After washing the precipitate with pentane and drying, a precipitated polymer is obtained with a yield of 30%. The intrinsic viscosity of the polymer was determined in the solvent DMF (dimethylformamide) at 25° C. by using a capillary viscometer with an Ubbelohde tube.
A comparative study carried out between the MANHP thus synthesized and commercial MANHP supplied by the company Aldrich showed that the latter was markedly less viscous than the synthesized polymer. The Mark-Houwink-Sakurada law for MANHP in DMF has made it possible to calculate a viscometric mass Mv=1.1×106 g/mol, whereas that of the commercial MANHP is 0.45×106 g/mol.
By using the optimum electrolyte compositions (PC/EC/LiCiO4) given in the literature, two films were cast with the synthesized MANHP and the commercial MANHP respectively. The film prepared with the commercial MANHP is a viscous liquid which flows, whereas that prepared from the MANHP synthesized according to the above method forms a film which does not flow.
The mechanical properties of the film prepared with the synthesized MANHP can be improved by UV irradiation and/or by the addition of fillers or fibrous reinforcements. It is possible in particular to add, in proportions of 5 to 20% by mass, silica supplied by the company Degussa under the reference FK325. Such an addition makes it possible to improve the mechanical properties of the polymer electrolyte without harming its electrochemical properties.
3% by mass, with respect to the MANHP, of a photoinitiator, such as Irgacure I 651 (2,2-dimethoxy-1,2-diphenylethane-1-one), are added to a solution in acetone of MANHP as prepared in accordance with Example 1.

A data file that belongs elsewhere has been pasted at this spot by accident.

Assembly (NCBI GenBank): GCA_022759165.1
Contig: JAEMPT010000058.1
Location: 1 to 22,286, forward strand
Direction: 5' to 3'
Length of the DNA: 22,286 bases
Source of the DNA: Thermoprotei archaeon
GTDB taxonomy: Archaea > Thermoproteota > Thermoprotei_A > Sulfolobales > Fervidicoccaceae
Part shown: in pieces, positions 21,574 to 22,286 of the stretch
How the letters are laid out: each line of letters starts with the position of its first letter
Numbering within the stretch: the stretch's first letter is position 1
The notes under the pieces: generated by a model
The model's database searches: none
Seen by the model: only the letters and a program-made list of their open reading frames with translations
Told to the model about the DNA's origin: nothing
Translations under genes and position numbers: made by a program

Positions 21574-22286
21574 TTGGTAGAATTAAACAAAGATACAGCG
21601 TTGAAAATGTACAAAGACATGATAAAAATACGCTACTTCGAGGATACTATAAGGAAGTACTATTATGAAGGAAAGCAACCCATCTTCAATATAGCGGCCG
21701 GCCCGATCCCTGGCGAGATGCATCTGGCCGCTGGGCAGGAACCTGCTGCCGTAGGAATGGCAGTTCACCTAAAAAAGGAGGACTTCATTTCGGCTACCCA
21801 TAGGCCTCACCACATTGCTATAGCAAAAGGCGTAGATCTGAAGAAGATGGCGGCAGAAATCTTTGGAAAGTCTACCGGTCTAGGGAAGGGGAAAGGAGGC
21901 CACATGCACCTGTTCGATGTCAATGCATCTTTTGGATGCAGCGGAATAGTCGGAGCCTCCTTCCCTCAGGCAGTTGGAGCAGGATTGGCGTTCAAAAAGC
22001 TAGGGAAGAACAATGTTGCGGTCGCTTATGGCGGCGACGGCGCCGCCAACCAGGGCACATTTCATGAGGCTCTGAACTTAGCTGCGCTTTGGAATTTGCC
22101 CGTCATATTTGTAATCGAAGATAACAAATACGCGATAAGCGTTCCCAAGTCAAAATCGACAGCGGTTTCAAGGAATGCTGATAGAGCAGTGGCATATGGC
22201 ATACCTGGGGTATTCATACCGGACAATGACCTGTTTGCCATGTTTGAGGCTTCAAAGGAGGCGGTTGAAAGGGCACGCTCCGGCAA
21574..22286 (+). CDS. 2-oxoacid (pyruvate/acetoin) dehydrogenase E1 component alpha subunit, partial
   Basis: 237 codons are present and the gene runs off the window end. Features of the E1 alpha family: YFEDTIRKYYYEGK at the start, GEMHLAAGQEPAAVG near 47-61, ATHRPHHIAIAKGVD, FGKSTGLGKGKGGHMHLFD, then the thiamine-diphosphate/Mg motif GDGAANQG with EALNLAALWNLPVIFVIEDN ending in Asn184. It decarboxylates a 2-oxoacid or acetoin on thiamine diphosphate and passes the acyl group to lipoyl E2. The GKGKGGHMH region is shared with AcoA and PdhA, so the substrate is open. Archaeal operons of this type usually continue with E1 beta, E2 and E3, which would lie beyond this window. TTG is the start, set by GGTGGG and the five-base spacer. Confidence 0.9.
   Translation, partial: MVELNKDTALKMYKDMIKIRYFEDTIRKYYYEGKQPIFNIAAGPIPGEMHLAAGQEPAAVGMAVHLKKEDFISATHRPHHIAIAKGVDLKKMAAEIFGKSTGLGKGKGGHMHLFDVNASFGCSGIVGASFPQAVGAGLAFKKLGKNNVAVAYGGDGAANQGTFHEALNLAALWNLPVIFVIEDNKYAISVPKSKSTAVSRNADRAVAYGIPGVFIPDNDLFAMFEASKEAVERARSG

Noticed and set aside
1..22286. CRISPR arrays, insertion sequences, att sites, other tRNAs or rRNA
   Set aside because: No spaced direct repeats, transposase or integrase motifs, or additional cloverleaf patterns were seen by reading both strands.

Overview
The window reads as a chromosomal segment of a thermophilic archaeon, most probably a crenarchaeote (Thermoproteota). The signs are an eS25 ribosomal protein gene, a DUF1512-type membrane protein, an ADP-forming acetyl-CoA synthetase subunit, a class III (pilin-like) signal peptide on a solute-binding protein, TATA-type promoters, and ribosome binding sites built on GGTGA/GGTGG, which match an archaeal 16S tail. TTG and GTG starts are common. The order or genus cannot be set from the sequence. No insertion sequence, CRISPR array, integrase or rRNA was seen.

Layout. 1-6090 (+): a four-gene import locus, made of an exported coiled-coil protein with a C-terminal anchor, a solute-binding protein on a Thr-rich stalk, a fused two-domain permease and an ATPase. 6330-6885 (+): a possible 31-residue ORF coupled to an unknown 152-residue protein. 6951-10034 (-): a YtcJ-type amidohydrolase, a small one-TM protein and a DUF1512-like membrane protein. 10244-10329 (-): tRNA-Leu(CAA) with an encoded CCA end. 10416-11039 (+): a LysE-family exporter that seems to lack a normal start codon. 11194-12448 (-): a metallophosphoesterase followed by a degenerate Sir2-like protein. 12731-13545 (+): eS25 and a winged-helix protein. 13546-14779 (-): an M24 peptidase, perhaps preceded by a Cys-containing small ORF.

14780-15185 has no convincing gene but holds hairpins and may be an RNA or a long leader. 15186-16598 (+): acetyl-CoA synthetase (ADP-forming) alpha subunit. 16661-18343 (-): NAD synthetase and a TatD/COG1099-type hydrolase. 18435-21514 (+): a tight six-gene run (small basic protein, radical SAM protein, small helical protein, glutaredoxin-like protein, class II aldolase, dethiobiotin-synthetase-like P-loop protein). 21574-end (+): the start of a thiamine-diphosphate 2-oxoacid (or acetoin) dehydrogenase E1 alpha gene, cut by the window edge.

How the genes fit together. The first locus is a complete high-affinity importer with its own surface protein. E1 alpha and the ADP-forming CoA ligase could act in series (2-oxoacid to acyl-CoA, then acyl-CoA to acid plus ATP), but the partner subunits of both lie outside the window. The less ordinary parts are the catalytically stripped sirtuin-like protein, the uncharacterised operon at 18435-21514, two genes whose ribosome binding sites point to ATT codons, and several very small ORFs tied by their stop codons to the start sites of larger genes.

After evaporating the acetone, the film is subjected to UV irradiation using a Philips UV lamp of HPA type with metal iodides (iron and cobalt iodides), the intense UV-A emission spectrum of which lies between 350 and 400 nanometers after an exposure time of 25 min. The sample is placed at approximately 8 cm from the UV lamp and cooled by a Peltier-effect system in order to keep its temperature below 50° C.
In fact, and despite the absence of unsaturations, the MANHP partially crosslinks. The level of extractables is then 85% but the behavior with respect to the conventional electrolyte is improved, probably because of branching reactions which increase the molar mass Mw of the non-crosslinked parts.
In an alternative form, 3% by mass of Irgacure I 651 and 50 to 80% by moles of ethylene carbonate as plasticizing solvent are incorporated in the sample of MANHP dissolved in the minimum amount of acetone. Evaporation of the acetone does not result in evaporation of the ethylene carbonate.